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    I have ran 2 different set-ups recently.Can only speak from my own set-ups. I ran 1 10" kicker comp in a sealed box(1.2cu'). i kept seeing these 8's getting good reviews about thier quality and how low they went. I remembered "hay thier only 8's". got a good deal on them , so i got them. built a sealed(.35 per chamber)box. I have had them in for 3 weeks. I can say they would devistate most any single 10 or 12 under 150$. Now the upside of the 8" upside:less watts to run,can pretty much fit any 8 behind are seats, cheaper, less air space aka: less stuff you are going to have to remove from your back wall or the back of your seats. now most good 10's or 12's under 150$ have deeper depth(5 7/8 +) and take more airspace the cheaper they are from what i can see, with a few exceptions(10" type "r", Jl) . and the quality ones are 150 plus, mostly good on air space but are deep. If you find a good 10" usually its 8" brother isnt to far behind and sometimes alot cheaper because of the thought that bigger always better. Dont get me wrong an 8 will never go as deep as a 10 or 12 its just a better option than I originally thought it would be. I dont listen to many notes between 20-28Hz anyways. But thats why i bought 2 and put them in a sealed box. To get as low as I could out of them. And from what I have seen 8's for the most part do react quicker then a 10 or 12. maybe because its bigger and takes more time to change notes, i dont know i am no audio engineer just sounds that way. maybe someone else should chime in on that. I have had several systems over the past 16 years. From a 12" solobaric that was crazy(it made me have respect for a 400$ speaker). To a cheapo all in one system that was well worth the 100 dollars i paid at circut city. There is know perfect answer when it comes to car systems because of all the variables and every body hears things different.So do lots of research and do what sounds like it would fit you. I am no expert by far, and there several very audio savy people on here, Stallion being one of them. I have read about lots of great ideas on here and it has inspired me to experiment and push my own knowledge and skills. good luck with your venture
     
  11. Jan 24, 2013 at 5:39 PM
    #11
    davidjmay

    davidjmay [OP] Well-Known Member

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    Beach taco, what 8's did you run? Brand, model etc. And where were they located in your car? Of course everybody hears things differently, but were they the type of sub that you can crank up and still hear it from a few feet away from your truck? Since I have an xtra cab (1st gen) I'm very interested in trying to stick 2 8's underneath the back seats, curious as to how that had been done-- but I know it has.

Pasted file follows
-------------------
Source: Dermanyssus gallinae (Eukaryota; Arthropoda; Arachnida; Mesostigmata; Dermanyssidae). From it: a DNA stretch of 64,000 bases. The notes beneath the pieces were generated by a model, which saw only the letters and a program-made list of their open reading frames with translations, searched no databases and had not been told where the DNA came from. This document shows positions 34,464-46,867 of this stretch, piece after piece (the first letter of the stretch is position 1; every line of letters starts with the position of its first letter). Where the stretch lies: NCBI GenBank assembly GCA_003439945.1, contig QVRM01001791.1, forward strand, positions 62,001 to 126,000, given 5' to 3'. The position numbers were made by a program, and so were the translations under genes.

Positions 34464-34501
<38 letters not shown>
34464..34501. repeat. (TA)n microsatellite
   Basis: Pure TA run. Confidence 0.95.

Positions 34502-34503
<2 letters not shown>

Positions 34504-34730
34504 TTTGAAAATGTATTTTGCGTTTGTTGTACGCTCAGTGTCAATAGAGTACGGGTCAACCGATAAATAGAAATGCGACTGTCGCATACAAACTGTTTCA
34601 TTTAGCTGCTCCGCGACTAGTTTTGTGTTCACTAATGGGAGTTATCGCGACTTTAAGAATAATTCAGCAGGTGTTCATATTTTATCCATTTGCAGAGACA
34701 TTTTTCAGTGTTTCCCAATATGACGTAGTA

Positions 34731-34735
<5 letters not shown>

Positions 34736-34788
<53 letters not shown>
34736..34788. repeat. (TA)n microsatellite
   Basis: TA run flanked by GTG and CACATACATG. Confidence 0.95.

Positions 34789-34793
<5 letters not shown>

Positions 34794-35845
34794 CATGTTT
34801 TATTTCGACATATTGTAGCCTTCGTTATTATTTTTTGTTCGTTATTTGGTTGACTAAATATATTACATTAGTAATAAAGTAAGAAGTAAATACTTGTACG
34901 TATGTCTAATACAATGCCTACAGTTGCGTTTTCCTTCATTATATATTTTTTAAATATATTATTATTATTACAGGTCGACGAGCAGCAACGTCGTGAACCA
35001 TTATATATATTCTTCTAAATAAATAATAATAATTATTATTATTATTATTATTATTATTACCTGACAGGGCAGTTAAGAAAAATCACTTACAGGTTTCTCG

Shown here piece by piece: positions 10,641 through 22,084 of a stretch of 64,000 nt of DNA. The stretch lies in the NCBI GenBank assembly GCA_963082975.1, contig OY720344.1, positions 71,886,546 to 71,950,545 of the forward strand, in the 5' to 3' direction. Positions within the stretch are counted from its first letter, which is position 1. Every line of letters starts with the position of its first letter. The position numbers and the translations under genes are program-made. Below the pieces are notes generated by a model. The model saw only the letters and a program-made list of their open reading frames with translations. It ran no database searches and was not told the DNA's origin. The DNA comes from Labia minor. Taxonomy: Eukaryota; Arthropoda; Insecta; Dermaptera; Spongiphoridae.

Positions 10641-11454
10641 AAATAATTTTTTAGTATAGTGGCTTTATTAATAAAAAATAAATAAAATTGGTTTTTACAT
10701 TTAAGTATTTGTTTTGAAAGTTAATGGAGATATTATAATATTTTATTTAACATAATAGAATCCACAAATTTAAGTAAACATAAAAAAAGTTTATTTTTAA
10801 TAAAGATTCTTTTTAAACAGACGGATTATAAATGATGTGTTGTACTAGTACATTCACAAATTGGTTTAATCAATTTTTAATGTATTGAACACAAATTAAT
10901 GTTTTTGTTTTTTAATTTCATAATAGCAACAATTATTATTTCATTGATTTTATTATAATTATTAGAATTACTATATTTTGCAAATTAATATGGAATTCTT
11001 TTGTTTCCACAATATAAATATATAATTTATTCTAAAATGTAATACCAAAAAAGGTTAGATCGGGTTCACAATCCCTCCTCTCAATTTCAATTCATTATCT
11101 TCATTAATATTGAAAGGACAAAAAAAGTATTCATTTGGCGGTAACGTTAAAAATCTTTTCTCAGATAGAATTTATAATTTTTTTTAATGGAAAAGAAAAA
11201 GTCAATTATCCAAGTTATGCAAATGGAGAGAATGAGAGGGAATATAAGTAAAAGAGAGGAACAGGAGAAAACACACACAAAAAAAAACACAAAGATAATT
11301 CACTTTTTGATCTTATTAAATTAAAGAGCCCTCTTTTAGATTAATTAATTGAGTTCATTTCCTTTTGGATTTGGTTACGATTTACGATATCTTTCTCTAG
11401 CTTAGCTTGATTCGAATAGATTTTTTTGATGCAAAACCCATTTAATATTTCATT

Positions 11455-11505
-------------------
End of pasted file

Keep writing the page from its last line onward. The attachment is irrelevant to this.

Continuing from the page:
12. Jan 24, 2013 at 5:40 PM
    #12
    davidjmay

    davidjmay [OP] Well-Known Member

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    And blake5995, any experience with building ported boxes yourself? Sealed is a bit easier but I have no clue how to build a ported one.
     
  13. Jan 24, 2013 at 7:08 PM
    #13
    ItalynStylion

    ItalynStylion Sounds Gooooood

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    Ok, I'm going to answer and risk sounding like an asshole. But I need to do it so no one gets burned by listening to false information...

    First, a speaker moves in and out to make noise by displacing air and making sound waves. Hopefully everyone here understands that. The goal is to MOVE AIR.

    So let's pretend we're Japanese for a moment and we have those cool fold out fans to cool us off in the summer. I give you a fan that has a diameter of 5" and I myself use a fan that's 12" in diameter. We both start fanning ourselves. Your fan is small and doesn't move a lot of air while mine is larger and moves a TON of air with very little effort. Here are the potential outcomes....
    1) You work REALLY hard to move air with the tiny fan.
    2) You never get cool.

    The same goes for speakers. Displacement is simple math. You take the area of the cone and multiply it by how far the subwoofer can move in or out. An 8" subwoofer has HALF the cone area of a 12" sub so in order to move the same amount of air it must move in and out TWICE as far.